Why India does not achieve academic excellence?

While such an important question merits a much detailed and comprehensive approach, here is something that you might consider relevant especially if you are just on your morning coffee on a Sunday and you just want to ponder over it. In other words what I am going to write is perhaps a terse but lists one of the most important factors, and in my defense its just a blog.

Why India does not achieve academic excellence, I will just give example of one primary reason: arbitrary rules wrt qualifications, merit, skills, caste, age, time line.

For a glossary of certain terms which are nonetheless self evident (at-least for an Indian audience) you don’t need to scroll to the dead-end. Here they are; PG: Post Graduate, UG: Under Graduate, NET: National Eligibility Test, SET/SLET: State Eligibility Test, B.Ed.: Bachelor of Education, M.Phil.: Master in Philosophy.  

qualification: it has always been arbitrary. We are not sure whats enough or adequate to teach. Sometimes a person with PG isn’t considered good enough to even teach in high school or junior college, without additional degrees of any moiety of relevance. Sometimes lower qualifications than PG are fine for teaching such classes, with (mostly) irrelevant degrees or qualifications. eg someone with B.Sc.and B.Ed. is qualified to teach high-school but someone with PG, or PG+PhD may not be qualified to teach high-school or junior college, although its fine for him/her to teach senior college with a PhD. Also with PG qualification you can’t teach UG. But with PG, one entrance (NET/SLET) can decide your qualification to teach both UG and PG. I am talking about basic minimum qualifications. So you are not considered qualified without certain irrelevant factors. Its not like you are considered and given a time line to achieve any required additional qualifications.

My graduate student days.

My graduate student days were fun — most of the times.

I had 3 different professors — in 3 different semesters, when I was their teaching assistant (TA).

None of them was any acerbic to me ever, even when I would be at fault.

Professor 1:
Guy Indebetow was the very first one. A cheerful person and very friendly. He would say — in spirit, not necessarily all the wording, “I would not interfere in how you grade the students, but wisdom says you give them a little lose marking, if anyone comes with any grievance though, I would redirect them to you.”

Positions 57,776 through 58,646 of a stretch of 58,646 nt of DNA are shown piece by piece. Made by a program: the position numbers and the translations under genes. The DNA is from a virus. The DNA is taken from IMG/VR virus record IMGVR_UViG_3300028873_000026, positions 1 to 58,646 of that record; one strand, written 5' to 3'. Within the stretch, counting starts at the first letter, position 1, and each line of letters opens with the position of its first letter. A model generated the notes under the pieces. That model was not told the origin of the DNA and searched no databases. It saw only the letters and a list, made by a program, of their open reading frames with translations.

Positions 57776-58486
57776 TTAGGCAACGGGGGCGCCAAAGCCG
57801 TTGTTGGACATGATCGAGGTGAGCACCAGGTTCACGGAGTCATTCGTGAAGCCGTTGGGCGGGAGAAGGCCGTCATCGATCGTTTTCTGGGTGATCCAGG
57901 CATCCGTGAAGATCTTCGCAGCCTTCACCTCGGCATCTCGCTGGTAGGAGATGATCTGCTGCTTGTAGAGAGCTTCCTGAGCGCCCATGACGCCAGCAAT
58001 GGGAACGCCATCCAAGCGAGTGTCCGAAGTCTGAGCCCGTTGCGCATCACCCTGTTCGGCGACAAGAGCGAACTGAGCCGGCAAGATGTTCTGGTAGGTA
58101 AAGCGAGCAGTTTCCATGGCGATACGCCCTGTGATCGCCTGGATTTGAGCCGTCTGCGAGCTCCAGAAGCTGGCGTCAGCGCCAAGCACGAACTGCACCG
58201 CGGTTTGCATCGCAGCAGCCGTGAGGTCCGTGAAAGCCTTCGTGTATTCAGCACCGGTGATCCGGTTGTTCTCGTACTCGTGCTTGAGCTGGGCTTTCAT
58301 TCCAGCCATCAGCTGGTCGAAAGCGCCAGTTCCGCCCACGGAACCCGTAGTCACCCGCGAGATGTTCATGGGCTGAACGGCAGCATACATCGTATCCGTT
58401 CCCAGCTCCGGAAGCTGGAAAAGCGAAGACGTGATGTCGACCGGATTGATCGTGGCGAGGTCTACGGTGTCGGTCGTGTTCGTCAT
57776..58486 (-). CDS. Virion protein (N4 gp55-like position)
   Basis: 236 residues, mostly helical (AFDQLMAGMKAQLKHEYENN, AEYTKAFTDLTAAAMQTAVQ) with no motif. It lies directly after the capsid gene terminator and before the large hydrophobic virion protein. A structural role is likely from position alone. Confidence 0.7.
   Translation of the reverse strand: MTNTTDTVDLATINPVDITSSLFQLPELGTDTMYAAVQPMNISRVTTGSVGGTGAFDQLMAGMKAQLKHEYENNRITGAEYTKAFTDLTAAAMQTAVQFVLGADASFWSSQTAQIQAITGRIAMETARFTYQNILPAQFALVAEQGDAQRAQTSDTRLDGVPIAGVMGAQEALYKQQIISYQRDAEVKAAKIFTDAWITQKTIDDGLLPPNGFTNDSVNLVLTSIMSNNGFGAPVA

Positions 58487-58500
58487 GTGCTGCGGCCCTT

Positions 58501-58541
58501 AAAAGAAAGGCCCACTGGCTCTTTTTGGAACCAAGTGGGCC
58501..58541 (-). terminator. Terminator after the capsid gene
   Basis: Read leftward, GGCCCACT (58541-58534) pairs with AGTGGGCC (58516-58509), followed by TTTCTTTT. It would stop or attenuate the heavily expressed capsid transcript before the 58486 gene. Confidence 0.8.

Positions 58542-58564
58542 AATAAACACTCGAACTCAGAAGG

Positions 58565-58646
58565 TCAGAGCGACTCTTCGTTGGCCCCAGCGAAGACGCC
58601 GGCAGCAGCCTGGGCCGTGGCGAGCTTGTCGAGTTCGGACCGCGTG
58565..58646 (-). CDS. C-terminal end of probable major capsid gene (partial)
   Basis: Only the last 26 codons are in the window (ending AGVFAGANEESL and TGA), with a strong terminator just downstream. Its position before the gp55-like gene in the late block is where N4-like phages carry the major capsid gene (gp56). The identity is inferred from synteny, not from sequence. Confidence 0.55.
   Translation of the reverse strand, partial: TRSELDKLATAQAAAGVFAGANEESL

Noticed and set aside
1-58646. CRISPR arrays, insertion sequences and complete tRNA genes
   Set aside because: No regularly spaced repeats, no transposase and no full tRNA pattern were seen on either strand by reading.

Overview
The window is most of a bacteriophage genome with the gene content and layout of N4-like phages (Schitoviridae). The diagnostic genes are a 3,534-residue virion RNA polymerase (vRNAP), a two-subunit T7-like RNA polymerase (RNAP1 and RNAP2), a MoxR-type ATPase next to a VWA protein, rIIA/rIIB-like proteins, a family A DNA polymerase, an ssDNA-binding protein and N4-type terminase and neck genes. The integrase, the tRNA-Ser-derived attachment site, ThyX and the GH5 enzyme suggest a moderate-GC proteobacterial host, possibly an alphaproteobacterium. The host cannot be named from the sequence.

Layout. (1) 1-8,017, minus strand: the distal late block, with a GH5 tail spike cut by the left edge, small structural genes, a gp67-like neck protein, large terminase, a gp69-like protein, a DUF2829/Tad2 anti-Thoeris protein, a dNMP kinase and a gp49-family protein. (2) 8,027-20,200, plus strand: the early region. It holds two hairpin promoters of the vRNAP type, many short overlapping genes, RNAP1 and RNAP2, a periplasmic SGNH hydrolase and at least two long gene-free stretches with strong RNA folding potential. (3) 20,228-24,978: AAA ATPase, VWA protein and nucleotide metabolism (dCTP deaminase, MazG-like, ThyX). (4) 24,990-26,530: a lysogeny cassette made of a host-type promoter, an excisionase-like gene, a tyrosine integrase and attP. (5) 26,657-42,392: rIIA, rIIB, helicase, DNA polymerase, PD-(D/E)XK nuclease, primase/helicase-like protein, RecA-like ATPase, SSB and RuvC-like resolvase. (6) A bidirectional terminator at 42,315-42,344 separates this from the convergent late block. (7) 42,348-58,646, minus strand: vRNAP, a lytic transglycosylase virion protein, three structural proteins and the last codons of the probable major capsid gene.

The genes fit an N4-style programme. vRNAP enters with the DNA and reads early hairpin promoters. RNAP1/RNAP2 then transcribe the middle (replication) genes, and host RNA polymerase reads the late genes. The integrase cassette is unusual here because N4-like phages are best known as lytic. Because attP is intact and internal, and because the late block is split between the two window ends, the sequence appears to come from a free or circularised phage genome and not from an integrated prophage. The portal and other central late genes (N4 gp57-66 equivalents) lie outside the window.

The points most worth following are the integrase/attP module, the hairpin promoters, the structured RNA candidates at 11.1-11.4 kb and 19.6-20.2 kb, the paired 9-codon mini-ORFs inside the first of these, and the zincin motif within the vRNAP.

It so happened that the only students that would come banging on my doors are the ones who would often just seek some more marks, than “deserve it”. — I am not speaking from their POV though, I wasn’t taking theirs — you see.

I remember two cases.

Case-1
A student who was originally from Pune. He would come looking for some marks.

Me: I am sorry you don’t deserve more here.

Wrong question in GATE 2018 physics?

I think the above question asked in GATE 2018 (physics) is wrong.

Any vector has two components. The component perpendicular to the parity axis has even parity and the parallel component to the axis has odd parity.

The opposite is true for axial vectors.

E, A vectors.
B, L axial vectors.

The correct answer per gate exam body is E, A. Why not B and L? It’s an arbitrary situation and perpendicular components of these fields will have odd parity.

My analysis of Odisha elections — 2017

Odisha Panchayat Election 2017

The concurrent election in Odisha just drew to a close and I did an analysis on the results available tentatively. Notice that there is no visible errors here, even if I e.g. adjusted 854 to 850 and so on.

If you add up the % figures they add to 100% perfectly — I simply did the calculation and applied no tricks, that means there is some simple pattern in the data which is the reason I made this post.

Making small changes in large numbers calls to Euclid every-time and makes sure nothing changes as such. Even if there would be a little change it would really matter not if numbers are properly normalized ( that is adjusted to 100% ) which becomes difficult if there are inherent larger errors.

Last election ( 2012 ) # of seats won ( % of 850 ) followed by the same in 2017.

2012 BJD: 76, Cong: 14, BJP: 4, Others: 6.
2017 BJD: 53, Cong: 8, BJP: 37, Others: 2.
Do you see what Odisha did to BJD?

In 2012 there was a 52 % disparity between seats won by ruling party BJD and seats won by oppositions members. The mentioned asymmetry was calculated like this